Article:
Published by Julie Baillie on
Estimated reading time: 2 minutes
All actuaries are familiar with the Code, the ethical principles that we must follow when carrying out actuarial work, and in any other circumstances where our conduct could reflect on the actuarial profession.
The original principles of the Code still stand, namely: integrity, competence and care, impartiality, compliance and communication. The revision to the Code brings a new emphasis to our responsibility as actuaries to speak up if we believe that a course of action may be unethical or unlawful.
The 'Speaking Up' principle includes reporting other members of the actuarial profession if there appears to be any misconduct or a breach of regulatory or professional requirements. It also includes reporting to any other bodies if behaviour appears to be unlawful or unethical and, of course, to comply with any legal requirements to report matters to regulators or other authorities.
The requirement to speak up in this way was always in the Code, but was included within the compliance principle and required members to “challenge non-compliance by others” and to speak up to “their clients or employers, or both”. Our professional whistleblowing obligations have always been clear and the actions required by the Code to report unlawful behavior have not changed.
The revised Code, however, now separately states that “members should speak up if they believe, or have reasonable cause to believe, that a course of action is unethical or unlawful." This is a broader and stronger directive than in the previous version.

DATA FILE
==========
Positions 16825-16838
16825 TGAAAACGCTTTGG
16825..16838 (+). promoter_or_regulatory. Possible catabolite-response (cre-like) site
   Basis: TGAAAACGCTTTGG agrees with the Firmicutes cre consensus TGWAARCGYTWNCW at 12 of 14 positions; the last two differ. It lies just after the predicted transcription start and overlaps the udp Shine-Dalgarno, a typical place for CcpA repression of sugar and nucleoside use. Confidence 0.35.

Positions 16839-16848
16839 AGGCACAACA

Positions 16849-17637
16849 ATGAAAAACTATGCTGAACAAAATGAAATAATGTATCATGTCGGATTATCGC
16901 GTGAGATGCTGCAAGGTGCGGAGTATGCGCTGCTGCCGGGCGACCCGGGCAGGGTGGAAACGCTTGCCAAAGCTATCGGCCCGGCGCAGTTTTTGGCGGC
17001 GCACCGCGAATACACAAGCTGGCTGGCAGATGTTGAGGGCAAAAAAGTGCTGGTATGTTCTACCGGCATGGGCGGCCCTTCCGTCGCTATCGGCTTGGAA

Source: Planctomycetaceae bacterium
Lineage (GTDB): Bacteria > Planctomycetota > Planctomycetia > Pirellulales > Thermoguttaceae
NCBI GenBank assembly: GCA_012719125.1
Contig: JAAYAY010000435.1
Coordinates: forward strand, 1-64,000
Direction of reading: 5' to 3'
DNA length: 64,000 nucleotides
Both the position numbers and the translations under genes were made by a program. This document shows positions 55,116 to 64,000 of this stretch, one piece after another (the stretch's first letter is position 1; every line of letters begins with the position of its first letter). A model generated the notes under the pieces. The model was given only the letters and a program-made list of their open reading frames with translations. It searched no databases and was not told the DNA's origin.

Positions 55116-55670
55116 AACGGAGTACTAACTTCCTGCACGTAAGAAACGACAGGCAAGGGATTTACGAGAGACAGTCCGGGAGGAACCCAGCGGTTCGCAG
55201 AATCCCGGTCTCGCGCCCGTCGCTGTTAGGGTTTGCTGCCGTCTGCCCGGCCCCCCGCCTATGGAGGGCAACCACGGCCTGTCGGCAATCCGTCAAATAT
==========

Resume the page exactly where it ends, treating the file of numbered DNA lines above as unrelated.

The revised Code . . . now separately states that “members should speak up if they believe, or have reasonable cause to believe, that a course of action is unethical or unlawful." This is a broader and stronger directive than in the previous version.
By creating this new, distinct principle of 'Speaking Up,' the actuarial profession is emphasising to members that we have an explicit responsibility to challenge other people where something is not right. This of course applies where their actions may be unlawful, but also if they are on the right side of the law but their actions may still be unethical.
This is, perhaps, the most difficult principle for us as actuaries to follow – the idea of confronting a boss or a client with a suggestion of wrongdoing, intentional or otherwise, is not a comfortable scenario for most people. It is, however, a necessary principle to make sure that the actuarial profession continues to carry the confidence and respect of our clients, other professionals and the general public. There have been too many instances in the wider financial environment where practices were not challenged and people at all levels declined to speak up and say when something wasn’t quite right.
At Barnett Waddingham we foster an open culture in which anyone can articulate a concern and nobody is prohibited or penalised for doing so. We have a clear policy on speaking up and many available avenues within the firm to discuss or report any concerns. Our compliance team provides regular comprehensive training on when and how to raise any issues, and as a firm our Barnett Waddingham Values set out our commitment to doing the right thing.